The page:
Dream and Consciousness: Experimental and Theoretical Approaches for a Cross Study of Both Elements
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In this paper I consider consciousness as a widespread cognitive phenomenon, representing not only the direct interaction with external stimuli, but also accounting the way the subject suggests himself of engaging with objects or events perceived directly or indirectly through recalling passed circumstances. It is plausible to suppose that also dream activity could be linked with consciousness itself, despite many brain neuro-chemical and functional modifications occur. Considering a philosophical approach it is important to verify how the absence of a first person perspective and a strong subjectiveness (typical of dream) could affect the flow of consciousness, according to the different modalities it uses to show daily life experience. I propose the analysis of dreaming and waking phenomenology of consciousness and are proposed and critically discussed three experimental and theoretical models that attribute conscious states to oneiric processes. In the first one Cicogna & Bosinelli analyze how consciousness could be differentiated in sub-elements, operation useful for its attribution to dreaming activity. In the second one Hobson's AIM model divides the oneiric process specifying the neurochemical and structural modifications that occur during it. In the last one are pointed out the elements of the Default Mode Network hypothesis useful to add the neural oneiric substrate into the DMN, this also to underline the importance of dream's adaptive potentiality.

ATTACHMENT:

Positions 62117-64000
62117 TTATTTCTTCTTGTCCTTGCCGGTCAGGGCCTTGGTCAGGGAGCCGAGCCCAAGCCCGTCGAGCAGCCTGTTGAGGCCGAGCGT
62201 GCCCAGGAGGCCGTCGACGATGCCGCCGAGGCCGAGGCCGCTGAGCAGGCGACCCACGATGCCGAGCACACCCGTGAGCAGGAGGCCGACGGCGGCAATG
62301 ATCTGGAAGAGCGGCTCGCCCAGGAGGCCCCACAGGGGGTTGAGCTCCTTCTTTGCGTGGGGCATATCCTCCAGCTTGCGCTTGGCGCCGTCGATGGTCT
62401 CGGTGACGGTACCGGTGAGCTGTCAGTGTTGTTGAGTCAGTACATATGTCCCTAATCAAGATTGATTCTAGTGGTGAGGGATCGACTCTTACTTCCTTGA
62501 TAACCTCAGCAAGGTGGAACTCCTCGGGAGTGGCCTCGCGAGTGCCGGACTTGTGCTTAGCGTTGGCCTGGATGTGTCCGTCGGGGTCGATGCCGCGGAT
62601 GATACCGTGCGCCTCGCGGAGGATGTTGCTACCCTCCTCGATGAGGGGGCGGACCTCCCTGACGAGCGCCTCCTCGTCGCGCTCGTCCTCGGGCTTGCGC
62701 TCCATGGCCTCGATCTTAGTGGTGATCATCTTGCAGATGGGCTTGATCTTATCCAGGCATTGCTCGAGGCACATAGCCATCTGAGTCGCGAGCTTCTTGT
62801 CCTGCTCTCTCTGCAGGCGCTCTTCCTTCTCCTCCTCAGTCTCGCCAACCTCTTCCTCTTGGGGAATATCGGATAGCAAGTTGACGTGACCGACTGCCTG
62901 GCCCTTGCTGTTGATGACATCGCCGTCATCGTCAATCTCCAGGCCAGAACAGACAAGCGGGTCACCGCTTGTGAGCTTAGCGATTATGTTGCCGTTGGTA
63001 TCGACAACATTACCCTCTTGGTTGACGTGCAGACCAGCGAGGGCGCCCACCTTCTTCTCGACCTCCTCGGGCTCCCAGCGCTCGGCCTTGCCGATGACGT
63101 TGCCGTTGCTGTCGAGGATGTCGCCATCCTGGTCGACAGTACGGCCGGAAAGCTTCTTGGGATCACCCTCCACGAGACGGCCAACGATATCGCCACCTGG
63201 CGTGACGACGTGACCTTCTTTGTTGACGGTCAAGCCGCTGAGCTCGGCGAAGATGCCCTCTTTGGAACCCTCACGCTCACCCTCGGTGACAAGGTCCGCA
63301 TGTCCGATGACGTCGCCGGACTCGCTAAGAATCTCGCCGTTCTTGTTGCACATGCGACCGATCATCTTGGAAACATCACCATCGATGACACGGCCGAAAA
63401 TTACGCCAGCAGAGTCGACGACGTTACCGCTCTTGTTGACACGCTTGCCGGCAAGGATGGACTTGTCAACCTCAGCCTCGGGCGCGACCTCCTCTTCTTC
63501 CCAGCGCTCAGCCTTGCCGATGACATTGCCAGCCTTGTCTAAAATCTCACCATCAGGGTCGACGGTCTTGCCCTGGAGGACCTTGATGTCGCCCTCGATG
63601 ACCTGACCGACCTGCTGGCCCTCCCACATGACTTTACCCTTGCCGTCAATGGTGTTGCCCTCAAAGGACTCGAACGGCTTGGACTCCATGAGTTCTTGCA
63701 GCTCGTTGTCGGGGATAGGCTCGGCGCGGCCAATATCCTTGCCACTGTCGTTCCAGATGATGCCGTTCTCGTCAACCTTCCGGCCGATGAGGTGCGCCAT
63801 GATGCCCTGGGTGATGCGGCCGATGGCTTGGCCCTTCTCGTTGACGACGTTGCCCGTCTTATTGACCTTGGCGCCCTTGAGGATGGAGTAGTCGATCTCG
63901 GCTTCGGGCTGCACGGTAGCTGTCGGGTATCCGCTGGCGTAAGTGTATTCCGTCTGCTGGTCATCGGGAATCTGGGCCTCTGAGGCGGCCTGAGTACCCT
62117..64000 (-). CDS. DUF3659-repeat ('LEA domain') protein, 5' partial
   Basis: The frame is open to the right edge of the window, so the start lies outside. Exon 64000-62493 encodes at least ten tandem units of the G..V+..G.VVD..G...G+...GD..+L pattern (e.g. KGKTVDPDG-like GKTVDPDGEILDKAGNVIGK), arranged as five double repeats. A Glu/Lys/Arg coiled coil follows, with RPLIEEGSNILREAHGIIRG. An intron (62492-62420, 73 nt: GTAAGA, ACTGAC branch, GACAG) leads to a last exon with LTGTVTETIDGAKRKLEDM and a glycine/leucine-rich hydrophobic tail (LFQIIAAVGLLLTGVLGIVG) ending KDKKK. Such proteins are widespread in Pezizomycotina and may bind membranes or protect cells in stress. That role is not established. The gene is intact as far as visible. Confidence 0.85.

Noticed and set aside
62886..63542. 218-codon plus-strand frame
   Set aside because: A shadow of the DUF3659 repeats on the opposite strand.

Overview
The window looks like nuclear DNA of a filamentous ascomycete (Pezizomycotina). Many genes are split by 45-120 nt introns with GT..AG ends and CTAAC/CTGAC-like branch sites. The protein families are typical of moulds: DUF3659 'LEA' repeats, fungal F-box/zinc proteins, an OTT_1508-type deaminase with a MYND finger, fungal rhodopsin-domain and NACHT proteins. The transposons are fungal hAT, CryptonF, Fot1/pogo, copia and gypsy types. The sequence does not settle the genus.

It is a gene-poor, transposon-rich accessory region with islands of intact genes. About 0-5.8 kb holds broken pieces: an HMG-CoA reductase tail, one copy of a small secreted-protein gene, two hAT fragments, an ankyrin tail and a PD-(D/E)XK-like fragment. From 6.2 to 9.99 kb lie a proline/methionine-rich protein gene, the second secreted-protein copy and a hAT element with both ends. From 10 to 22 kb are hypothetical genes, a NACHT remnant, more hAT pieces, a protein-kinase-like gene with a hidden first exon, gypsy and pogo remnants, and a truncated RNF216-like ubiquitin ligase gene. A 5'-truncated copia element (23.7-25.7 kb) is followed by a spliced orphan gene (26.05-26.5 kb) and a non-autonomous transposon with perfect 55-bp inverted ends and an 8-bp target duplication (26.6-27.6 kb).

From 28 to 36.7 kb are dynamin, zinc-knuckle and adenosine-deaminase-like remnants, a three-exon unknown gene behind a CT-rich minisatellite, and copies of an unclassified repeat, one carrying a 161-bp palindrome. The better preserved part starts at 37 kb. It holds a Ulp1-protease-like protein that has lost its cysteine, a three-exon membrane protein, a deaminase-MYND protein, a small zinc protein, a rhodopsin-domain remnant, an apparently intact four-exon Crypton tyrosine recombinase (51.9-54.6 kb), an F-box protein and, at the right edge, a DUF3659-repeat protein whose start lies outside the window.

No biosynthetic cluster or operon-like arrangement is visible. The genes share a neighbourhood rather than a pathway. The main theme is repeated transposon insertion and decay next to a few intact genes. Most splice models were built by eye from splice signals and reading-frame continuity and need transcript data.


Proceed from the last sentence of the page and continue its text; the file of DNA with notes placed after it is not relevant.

- oneiric process